Yogita, a vice principal made mention of a couple of helpful online resources and tools they use with their students. “Raz Kids is a good resource for reading. Science Bits is a good resource for

teaching science.”

Plenty of teachers mentioned how much they used Google properties including Google Meet, Classrooms, and Slides. Betsy, a reading specialist, threw in an extra helpful tool Pear Deck, which aims to make Google Slides more interactive for students.

Teachers like Trevelyn Marsh, an 8th grade ELAR teacher, also extended and built upon their already existing digital platforms. “I also love using Screencastify in my classroom,” Marsh said. “I am able to record my lessons for students to view later, but I also record all my tests for my OA students. It allows me to download my video as an audio file, which I am able to upload into Google.

In thinking of ways to build more inclusive classroom environments, Angelina, an Instructional Coach, uses closed captions as she speaks in a chat, and the One Click Google Translate extension to help with necessary translations.

On keeping track of students

It’s an unfortunate reality, but not all students show up for classroom meetings during COVID. There can be any number of reasons for this: limited access to technology, a constantly changing environment, or just mental exhaustion from the day to day realities of living through a pandemic.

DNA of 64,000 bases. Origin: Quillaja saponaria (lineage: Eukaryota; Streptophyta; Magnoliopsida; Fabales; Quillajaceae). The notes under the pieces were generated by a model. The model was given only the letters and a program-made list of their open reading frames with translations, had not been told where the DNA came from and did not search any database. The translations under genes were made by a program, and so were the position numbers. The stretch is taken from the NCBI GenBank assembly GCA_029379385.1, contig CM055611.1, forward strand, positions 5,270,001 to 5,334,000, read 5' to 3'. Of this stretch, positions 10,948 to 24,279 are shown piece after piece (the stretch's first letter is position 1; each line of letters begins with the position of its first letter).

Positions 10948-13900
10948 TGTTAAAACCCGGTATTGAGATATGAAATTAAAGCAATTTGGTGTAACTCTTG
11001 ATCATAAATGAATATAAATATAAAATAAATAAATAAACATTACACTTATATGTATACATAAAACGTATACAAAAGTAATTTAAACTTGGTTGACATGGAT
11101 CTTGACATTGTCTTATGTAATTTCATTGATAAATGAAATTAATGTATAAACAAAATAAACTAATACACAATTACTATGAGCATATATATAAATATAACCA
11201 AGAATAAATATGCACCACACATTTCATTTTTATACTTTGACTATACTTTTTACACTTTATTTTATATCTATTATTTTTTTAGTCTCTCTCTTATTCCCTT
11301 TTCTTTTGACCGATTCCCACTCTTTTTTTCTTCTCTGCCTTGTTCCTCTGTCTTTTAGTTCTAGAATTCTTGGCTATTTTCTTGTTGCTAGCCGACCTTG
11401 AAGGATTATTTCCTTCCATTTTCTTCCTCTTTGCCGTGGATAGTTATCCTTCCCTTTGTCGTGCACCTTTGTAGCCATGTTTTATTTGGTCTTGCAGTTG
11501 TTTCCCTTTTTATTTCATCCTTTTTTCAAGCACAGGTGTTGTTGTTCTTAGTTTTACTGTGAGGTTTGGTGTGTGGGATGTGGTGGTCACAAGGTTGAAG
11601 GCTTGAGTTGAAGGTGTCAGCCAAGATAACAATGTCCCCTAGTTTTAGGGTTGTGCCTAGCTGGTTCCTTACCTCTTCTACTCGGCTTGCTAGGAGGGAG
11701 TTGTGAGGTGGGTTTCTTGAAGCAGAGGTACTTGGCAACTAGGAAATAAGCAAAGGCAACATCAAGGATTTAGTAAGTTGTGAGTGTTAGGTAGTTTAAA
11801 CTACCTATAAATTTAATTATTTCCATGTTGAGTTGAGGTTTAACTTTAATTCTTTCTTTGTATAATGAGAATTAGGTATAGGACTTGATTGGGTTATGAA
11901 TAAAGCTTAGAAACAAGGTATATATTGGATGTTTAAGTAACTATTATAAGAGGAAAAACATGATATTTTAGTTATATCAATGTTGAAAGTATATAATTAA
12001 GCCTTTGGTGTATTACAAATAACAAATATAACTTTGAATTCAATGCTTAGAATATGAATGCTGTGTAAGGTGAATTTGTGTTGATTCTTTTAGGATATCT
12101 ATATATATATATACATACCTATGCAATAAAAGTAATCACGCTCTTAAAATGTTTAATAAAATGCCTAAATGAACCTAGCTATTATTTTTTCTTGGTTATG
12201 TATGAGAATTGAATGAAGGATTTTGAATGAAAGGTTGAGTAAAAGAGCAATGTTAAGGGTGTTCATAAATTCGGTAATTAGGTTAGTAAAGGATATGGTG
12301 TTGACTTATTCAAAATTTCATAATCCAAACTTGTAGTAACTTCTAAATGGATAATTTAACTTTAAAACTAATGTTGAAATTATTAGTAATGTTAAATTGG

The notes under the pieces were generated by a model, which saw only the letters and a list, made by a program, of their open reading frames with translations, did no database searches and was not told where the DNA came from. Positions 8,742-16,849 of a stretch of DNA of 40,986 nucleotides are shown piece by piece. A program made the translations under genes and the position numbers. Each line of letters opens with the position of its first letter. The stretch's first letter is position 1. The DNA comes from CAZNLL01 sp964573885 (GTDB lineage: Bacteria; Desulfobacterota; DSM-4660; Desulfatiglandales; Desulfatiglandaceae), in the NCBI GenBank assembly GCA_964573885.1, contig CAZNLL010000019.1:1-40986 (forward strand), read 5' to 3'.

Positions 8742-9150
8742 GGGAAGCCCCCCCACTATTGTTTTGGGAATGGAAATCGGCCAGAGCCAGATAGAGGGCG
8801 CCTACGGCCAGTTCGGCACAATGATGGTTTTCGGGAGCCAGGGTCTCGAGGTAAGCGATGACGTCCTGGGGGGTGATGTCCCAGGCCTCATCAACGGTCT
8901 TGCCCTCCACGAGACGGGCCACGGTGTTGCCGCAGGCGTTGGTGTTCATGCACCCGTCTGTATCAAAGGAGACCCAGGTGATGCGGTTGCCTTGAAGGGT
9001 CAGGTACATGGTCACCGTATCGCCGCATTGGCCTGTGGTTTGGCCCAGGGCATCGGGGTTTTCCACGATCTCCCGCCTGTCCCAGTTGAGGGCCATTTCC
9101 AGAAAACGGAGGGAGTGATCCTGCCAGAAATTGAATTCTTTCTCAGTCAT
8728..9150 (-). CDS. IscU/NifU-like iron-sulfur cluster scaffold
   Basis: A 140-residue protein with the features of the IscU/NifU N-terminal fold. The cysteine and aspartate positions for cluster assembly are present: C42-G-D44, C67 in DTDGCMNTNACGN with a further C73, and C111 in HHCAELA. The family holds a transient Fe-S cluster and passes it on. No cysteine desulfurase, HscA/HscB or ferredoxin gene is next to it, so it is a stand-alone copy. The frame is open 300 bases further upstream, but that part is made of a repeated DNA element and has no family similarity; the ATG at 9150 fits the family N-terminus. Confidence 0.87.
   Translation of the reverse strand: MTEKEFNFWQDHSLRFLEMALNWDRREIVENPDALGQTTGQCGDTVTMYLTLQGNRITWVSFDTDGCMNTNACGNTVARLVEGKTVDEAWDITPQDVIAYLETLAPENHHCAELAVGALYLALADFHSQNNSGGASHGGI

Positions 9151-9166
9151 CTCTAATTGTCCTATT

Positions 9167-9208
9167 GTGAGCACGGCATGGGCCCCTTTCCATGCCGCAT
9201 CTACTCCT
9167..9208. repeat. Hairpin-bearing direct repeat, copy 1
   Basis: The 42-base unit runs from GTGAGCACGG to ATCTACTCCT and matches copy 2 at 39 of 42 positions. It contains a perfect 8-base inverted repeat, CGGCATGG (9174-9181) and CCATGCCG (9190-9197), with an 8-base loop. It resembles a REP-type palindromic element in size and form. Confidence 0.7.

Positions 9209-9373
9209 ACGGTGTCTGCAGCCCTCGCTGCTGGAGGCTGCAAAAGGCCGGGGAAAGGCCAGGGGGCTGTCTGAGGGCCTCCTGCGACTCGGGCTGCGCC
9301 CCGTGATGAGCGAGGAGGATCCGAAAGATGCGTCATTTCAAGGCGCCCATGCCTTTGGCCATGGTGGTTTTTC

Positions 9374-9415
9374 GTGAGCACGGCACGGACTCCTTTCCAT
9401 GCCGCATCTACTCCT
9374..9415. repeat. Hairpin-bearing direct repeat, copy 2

Pamela Hanson-Robles explained what she does when students don’t show up to digital meetings. “I send an email to my students who don’t show up [to] the Google Meets with the link and a reminder of when we meet.” She also “make[s] phone calls to the home if I don’t get a response.”

Modeling and Online Supports

Angelina, an instructional coach, gave one great piece of advice of “saving graphic organizers as a background on Slides.” This helped ensure that “students can not accidentally delete instructions when they add work.” She also provides sentence frames for her English Learners in the chat bar.

Leanna Hodges, an elementary teacher of the deaf, stresses the importance of screen sharing. She suggests to “even have the student share their screen with you, so you can see what they’re doing.” It’s important to keep tight control of the screen sharing options, but not discontinue it completely. Just like an in-person class, during digital classes, we need our students to be able to model what they’re doing. As they model, we can help guide them through the process and correct any mistakes they’re making.

On accepting the reality of COVID

We already know how critical open communication with parents and guardians is, but it’s even more important during COVID. Leanna Hodges shared great advice to just “be honest and open with parents.” While it can be hard to juggle the responsibilities of teaching students and alleviating parents’ fears of safety, all of us are impacted by the pandemic.

Being open about the difficulties COVID presents is important. This is a once in a lifetime event and things will be more difficult than they have been before. That’s okay, it’s important to acknowledge that, we’re all trying our very best to protect our students and ensure the safety, comfort, and success of everyone in our school and at home.

Do you have any resources, strategies, or tips you’d like to share with your fellow educators? We’d love to hear them! Let us know below what you’re doing that’s working for you, or what you’re still having trouble with. By working together, we can help all of our students succeed!